Global Asset Management 2013: Capitalizing on the Recovery is The Boston Consulting Group’s eleventh annual worldwide study of the asset management industry. This year’s research shows that the global asset-management industry has finally returned to a growth path, winning a welcome respite after four years of stalled growth. Both total assets under management (AuM) and profits as a percentage of revenues nearly returned to precrisis levels.
Although these results reflect the beginning of a recovery, the increase in net new assets is relatively modest overall. In addition, managers face market volatility, weakening of some revenue margins, and wide variations in performance among managers, products, and regions.
The decade since BCG’s first annual Global Asset Management report has seen steady growth in the breadth of our market-sizing research and benchmarking studies. The goals of the research, however, have remained steadfast: to probe beneath the surface of the market landscape, identify trends, and provide insights aimed at helping managers build strong and prosperous paths to the future.
While traditional actively managed core assets grew in 2012, we believe that this asset class will remain vulnerable to the market’s evolution. Managers need a long-term strategy that anticipates those changes.
This report discusses in particular detail the following trends and strategic recommendations:
The continuing fast growth of solutions and specialties confirms a structural shift in the market. The advance of these asset classes will continue to outpace the growth—and squeeze the market share—of traditional actively managed core assets. Traditional managers hoping to surf these new flows successfully should be ready to face fundamental decisions about how to participate and what capabilities to develop.
The most successful managers in every region are either specialists or traditional providers who have become “ambidextrous”—that is, they have maintained their active core-asset businesses while also developing capabilities to capture new faster-growth assets. For traditional players, investment in specialties, multiasset skills, or specific services will be a key to participating in the new, faster-growth flows.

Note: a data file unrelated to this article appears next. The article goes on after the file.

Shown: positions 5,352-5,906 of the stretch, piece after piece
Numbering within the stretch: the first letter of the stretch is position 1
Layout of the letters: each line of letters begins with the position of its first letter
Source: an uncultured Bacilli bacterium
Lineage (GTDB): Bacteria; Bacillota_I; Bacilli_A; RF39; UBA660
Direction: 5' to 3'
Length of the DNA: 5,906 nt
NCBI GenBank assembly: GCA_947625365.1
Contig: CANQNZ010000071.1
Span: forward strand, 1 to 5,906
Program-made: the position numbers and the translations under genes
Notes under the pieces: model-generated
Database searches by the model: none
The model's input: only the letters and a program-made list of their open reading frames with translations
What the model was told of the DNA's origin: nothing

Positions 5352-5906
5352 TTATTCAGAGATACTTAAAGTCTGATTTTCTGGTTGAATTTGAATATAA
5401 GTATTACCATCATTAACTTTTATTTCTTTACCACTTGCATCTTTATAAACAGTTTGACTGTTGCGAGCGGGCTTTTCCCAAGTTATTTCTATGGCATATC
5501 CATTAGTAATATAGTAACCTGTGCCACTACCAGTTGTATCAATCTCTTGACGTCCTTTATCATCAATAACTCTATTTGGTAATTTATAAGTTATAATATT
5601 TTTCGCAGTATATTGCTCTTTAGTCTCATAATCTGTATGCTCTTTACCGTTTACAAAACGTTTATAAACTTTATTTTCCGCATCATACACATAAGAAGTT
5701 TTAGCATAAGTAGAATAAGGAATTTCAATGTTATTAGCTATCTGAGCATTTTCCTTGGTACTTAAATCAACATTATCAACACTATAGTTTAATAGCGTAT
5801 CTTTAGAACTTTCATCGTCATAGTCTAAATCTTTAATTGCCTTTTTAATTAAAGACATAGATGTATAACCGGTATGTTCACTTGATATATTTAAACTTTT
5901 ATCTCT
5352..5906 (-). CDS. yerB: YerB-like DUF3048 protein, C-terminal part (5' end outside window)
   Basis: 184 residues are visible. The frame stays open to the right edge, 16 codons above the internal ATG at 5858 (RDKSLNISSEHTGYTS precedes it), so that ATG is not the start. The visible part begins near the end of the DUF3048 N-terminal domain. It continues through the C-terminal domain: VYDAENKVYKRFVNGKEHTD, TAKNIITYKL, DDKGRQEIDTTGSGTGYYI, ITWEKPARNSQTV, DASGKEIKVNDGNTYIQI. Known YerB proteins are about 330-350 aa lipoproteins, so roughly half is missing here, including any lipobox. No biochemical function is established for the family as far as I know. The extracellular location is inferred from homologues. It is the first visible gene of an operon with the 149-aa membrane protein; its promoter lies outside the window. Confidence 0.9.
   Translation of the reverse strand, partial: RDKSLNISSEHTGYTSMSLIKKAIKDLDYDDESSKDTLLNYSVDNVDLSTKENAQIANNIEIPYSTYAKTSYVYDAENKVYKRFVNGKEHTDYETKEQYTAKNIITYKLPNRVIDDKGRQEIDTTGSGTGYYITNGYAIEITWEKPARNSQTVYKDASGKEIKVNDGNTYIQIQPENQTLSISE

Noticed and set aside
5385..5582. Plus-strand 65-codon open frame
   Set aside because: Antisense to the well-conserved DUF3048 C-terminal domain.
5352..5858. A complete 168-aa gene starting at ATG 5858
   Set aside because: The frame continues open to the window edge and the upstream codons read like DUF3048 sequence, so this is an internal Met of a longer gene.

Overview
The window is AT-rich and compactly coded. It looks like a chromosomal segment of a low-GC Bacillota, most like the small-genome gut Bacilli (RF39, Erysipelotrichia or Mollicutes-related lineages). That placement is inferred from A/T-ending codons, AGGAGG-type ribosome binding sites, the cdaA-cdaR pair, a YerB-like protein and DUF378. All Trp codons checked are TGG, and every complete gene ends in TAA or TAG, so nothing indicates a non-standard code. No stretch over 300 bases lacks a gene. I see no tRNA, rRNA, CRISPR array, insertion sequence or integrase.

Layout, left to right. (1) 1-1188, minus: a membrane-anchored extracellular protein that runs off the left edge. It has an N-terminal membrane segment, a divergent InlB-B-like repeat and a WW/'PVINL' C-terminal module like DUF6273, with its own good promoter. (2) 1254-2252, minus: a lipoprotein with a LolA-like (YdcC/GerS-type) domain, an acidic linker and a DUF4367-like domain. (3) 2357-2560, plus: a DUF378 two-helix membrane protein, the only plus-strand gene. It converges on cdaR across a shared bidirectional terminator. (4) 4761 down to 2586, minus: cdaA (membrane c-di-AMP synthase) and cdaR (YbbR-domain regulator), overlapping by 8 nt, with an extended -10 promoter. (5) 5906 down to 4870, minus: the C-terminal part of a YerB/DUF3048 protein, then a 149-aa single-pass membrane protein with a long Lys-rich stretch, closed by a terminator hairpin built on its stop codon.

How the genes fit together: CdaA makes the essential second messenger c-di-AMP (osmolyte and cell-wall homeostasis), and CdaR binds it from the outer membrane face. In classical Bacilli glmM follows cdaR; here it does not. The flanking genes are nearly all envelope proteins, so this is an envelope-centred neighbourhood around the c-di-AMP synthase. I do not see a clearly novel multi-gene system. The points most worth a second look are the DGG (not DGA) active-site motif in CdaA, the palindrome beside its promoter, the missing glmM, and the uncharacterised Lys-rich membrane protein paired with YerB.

Cost discipline has become an increasingly important focus since the crisis. Although efficiency gains in basis points from 2007 through 2012 were largely driven by the growth of asset values, managers are now more actively managing their cost structure.
The operating model is a growing source of strategic advantage. For many managers, an aggressive operating-model review will be required to realize their growth ambitions. Operations and IT have been largely bypassed in asset managers’ efficiency campaigns, which usually focus on other corporate and front-office functions. That is a costly lapse, strategically as well as financially. Reviewing the operating model—beyond boosting efficiency—is the key to flexibility, scalability, and future growth. A review provides managers the blueprint they need to unlock cash and to free management attention for product innovation, entry into new asset classes, and development of client relationships.
Like its predecessors, this edition of our report reflects a comprehensive market-sizing effort. We covered 42 major country markets (representing more than 98 percent of the global asset-management market), focusing exclusively on assets that are professionally managed for a fee. We also conducted a detailed analysis of the forces that are shaping the fortunes of asset management institutions around the globe.
In addition, this report contains conclusions drawn from a detailed benchmarking study of more than 120 leading industry competitors—representing 53 percent of global AuM—that BCG conducted early in 2013. Our aim was to collect data on fees, products, distribution channels, and costs in order to gain insights into the current state of the industry and its underlying drivers of profitability.